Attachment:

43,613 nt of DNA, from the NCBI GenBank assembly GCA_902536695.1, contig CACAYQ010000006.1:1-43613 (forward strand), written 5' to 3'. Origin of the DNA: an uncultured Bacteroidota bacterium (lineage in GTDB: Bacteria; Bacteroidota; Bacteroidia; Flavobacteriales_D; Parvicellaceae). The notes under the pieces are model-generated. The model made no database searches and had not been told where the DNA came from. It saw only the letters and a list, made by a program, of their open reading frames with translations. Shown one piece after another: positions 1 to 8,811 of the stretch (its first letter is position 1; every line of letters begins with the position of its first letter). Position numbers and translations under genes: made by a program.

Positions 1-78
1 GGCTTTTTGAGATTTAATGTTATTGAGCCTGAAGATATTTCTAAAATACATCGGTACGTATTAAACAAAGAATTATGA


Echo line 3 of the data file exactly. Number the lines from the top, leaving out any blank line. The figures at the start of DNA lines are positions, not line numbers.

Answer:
1 GGCTTTTTGAGATTTAATGTTATTGAGCCTGAAGATATTTCTAAAATACATCGGTACGTATTAAACAAAGAATTATGA